After Kenneth Branaugh's surprising rejuvenation of "Cinderella" and Jon Favreau's masterful retelling of "The Jungle Book," Bill Condon's ("Dreamgirls," "Mr. Holmes") live action remake of the 1991 Disney animation, the first to be Best Picture nominated, is a crashing disappointment. With musical numbers cranked up to ear-splitting levels, glaring continuity errors and a CGI-laden beast (Dan Stevens, FX's 'Legion') and locales, this "Beauty and the Beast" is seriously lacking in the magic of its animated predecessor.
The 'tale as old as time' is essentially a shot for shot remake of the animation, padded out here and there to little advantage (Belle's invented a washing machine, Gaston is a war hero, Belle learns how she lost her mother). The songs and score, too, remain the same with Alan Menken's Oscar winning work joined by three new songs from him and lyricist Tim Rice. It's the old ones you'll remember, one of the best aspects of the new film, along with the reinvention of candelabra Lumière (Ewan McGregor), but even he cannot escape the assault that is this film's evocation of 'Be Our Guest.' A new prologue, which charts how and why the Prince was cursed to begin with, seems to have confused 18th century France with 'It's a Small World' in a heavy handed sop to diversity. (The controversy around Josh Gad's ("Frozen's" Olaf) gay take on LeFou, on the other hand, is a tempest in a teapot.)
For those unfamiliar with the story, a Prince is put under a spell when he refuses entry to his glittery domain to an old hag who is actually an enchantress (Hattie Morahan, "Mr. Holmes"). Her proffered gift of a red rose is placed under a bell jar and the Prince will remain a beast until he can love someone and have his love returned by the time its last petal drops. His household staff are turned into inanimate objects. When Gaston, who wishes to marry Belle, discovers she's imprisoned, he sets off with a mob of villagers to slay the beast, who has in fact managed to win Belle's affection.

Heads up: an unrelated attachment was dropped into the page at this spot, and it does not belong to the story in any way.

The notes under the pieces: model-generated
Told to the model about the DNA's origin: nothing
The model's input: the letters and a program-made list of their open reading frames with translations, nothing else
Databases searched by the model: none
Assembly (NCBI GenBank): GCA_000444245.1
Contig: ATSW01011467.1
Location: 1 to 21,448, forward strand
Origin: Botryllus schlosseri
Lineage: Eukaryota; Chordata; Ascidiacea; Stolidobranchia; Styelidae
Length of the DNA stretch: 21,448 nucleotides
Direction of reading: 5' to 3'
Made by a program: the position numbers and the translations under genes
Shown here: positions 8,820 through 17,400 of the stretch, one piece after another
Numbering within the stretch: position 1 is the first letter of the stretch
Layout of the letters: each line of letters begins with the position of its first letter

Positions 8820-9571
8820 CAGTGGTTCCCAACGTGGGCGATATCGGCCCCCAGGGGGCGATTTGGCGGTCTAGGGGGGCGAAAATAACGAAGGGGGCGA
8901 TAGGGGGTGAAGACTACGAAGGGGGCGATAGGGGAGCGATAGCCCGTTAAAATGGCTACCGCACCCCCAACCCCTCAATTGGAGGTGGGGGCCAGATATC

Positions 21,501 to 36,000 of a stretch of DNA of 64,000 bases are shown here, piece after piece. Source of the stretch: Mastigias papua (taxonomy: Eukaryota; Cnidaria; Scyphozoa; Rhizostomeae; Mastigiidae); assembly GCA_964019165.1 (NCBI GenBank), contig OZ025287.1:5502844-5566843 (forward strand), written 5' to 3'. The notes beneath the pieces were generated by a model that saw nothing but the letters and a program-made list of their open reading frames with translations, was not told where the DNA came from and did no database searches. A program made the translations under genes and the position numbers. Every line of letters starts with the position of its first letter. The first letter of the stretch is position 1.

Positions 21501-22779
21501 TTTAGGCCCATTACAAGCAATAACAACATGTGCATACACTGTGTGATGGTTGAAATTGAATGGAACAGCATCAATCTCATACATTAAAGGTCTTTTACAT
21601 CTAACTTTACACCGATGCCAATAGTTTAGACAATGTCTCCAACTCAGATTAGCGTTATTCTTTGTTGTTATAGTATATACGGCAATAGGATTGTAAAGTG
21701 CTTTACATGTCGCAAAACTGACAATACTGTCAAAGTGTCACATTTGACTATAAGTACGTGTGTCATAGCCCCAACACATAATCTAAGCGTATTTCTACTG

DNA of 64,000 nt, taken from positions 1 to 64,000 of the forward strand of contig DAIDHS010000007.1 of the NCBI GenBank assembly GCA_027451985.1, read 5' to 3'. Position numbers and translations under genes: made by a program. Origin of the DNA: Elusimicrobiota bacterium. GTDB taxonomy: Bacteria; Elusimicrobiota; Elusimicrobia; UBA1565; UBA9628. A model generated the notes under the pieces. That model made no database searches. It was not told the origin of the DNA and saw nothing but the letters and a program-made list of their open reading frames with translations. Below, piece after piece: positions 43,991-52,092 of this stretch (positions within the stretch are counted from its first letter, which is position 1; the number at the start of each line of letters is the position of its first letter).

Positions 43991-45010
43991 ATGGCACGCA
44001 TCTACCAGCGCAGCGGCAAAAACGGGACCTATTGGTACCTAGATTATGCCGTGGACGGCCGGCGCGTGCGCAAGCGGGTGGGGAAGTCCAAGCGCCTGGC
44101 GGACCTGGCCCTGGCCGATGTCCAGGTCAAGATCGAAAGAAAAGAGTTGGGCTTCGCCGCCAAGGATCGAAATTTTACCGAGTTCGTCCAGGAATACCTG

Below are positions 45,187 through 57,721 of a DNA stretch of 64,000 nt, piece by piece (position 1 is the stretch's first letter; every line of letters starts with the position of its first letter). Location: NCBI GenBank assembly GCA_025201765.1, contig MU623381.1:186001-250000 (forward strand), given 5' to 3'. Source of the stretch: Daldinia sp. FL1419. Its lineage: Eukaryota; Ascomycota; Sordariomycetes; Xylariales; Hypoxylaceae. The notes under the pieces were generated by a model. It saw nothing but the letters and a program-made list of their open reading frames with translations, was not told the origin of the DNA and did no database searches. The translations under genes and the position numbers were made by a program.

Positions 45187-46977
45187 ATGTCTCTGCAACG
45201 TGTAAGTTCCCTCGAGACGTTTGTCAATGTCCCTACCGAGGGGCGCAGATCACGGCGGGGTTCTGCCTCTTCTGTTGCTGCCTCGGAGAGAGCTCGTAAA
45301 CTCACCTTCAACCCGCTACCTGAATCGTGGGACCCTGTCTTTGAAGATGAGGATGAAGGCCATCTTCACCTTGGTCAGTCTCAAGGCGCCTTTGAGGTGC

Jon Favreau made a live action "Jungle Book" with one human actor entirely surrounded by CGI and most wouldn't known they were not looking at real wilderness. Here Condon has elaborate sets, yet everything outdoors looks artificial. Belle has an early 'Sound of Music' moment, but those hills don't look alive. The film's most egregious stumble is the Beast himself, whose eyes never convince and whose movements aren't fluid. Jean Cocteau's miraculous 1946 French version put Jean Marais in costume and makeup to fabulous effect - why not here? The faithfulness to the animation's big ballroom scene also backfires with whiplash inducing camera moves (cinematography by "Dreamgirls'" Tobias Schliessler) and a ball gown (costume by "Pan's" Jacqueline Durran) that doesn't measure up to "Cinderella's."
Emma Watson is a serviceable Belle, but she's missing that extra spark that would make her heroine truly memorable. Stevens falls into this tale's inevitable trap of a Prince too ordinary compared to the beast we fall in love with (his vocal performance is fine). This lackluster duo is upstaged by Evans and Gad, whose comic routine is far more entertaining, as is the vocal work of McGregor and Ian McKellen as mantel clock Cogsworth. Mrs. Potts (Emma Thompson) and Chip are now actual china, their features 'hand-painted' animation, "Belle's" Gugu Mbatha-Raw voicing the peacock feather duster Lumiere lusts for. Two new characters, wardrobe Madame Garderobe (six time Tony winner Audra McDonald) and harpsichord Maestro Cadenza (Stanley Tucci) are awkward additions.
(IMAX theater presentations open up the top and bottom of the screen, changing the film's 2.35:1 aspect ration to 1.90:1, but no IMAX cameras were used to shoot the film.)